So, I spent four minutes with some green paint and food coloring and my child got a kick out of the leprechaun who made green pee pee in his potty. He told everyone he encountered that day about the leprechaun. His day was made and I'm not entirely sure he even knows what a leprechaun is (for a while he was insisting it was a frog). I love this stuff. This is my idea of fun. Make fun of me all you want, but I get a kick out of this stuff. Everyone's complaining about those parents who hide gold coins in the front yard for their kids to find and I get all giddy and think about how I need to remember that one for next year. Because there won't be an endless amount of next years. Because one day they won't be little anymore and the magic won't be there anymore and then what? But like I keep saying, I do it because it's fun for me. If it isn't fun for you, don't do it. Think the elf is creepy? Then keep him off of your shelf. Think homemade Valentine's Day cards are absolutely ridiculous when they make boxed cards for a reason? Go buy those box cards proudly. But lay off the people who enjoy this sort of thing. Because we're not making fun of your hobbies. We're not trying to implement some rule where no one can have any interest different than what their neighbor has because, good grief, we all must do things the same.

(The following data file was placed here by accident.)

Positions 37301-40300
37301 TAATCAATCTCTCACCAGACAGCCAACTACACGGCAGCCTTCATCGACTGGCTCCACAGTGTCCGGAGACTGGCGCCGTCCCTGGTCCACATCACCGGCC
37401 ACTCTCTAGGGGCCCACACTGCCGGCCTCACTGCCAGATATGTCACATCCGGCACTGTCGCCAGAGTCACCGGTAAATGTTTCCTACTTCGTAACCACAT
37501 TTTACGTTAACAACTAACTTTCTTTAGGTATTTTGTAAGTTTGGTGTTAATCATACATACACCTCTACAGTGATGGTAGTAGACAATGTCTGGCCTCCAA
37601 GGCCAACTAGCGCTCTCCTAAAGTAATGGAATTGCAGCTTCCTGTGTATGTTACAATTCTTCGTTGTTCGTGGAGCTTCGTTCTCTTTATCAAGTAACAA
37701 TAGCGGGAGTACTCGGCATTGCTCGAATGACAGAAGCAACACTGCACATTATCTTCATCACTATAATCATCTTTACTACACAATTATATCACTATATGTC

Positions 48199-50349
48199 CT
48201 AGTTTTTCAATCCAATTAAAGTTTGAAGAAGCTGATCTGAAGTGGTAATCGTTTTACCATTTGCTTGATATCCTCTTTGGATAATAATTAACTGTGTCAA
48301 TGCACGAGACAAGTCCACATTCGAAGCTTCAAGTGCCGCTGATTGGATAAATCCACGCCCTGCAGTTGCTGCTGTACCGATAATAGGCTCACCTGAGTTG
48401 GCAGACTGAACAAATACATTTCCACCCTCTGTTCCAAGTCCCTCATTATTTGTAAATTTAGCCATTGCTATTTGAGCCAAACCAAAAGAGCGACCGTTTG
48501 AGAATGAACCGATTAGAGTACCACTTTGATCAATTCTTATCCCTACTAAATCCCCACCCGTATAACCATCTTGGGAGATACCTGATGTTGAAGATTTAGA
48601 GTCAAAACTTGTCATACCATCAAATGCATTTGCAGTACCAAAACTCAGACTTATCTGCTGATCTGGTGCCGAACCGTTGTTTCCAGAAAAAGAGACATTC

I've read all sorts of crazy things today. I've read about how moms do these sorts of things to make motherhood a competition. That is wrong, and the only person in the competition is the one who created the idea of it. I've read about all the time I allegedly have on my hands (again, spare me). I've read about how this just confuses other children who didn't have leprechauns come to visit or makes their parents look bad. I believe in teaching our children that everyone celebrates the holidays differently. This doesn't seem such a crazy concept to me, perhaps because I grew up in a mixed religious area where not everyone had Santa or a Christmas tree. There were a lot of kids who, with Hanukkah as their primary holiday, had a Hanukkah bush and Hanukkah fairies and all sorts of things that as a Hanukkah-and-Christmas celebrator, I never had. It was never confusing. I never thought my parents should be imprisoned for not implementing some magical Hanukkah fairy. Everyone has their own traditions and holiday rituals. Everyone has their own way of celebrating love and magic and the holidays -- even the silly ones. My sister's good friend grew up celebrating Diwali and I don't seem to recall a time my sister ever stomped her foot crying that she didn't get a Diwali celebration. It is what it is. Everyone's family celebrates their own way. I'm sure there are tons of families out there with holiday traditions that Ethan will never experience and that's okay. Because that's their business.
Magic milk that turns green, courtesy of the leprechaun who came to visit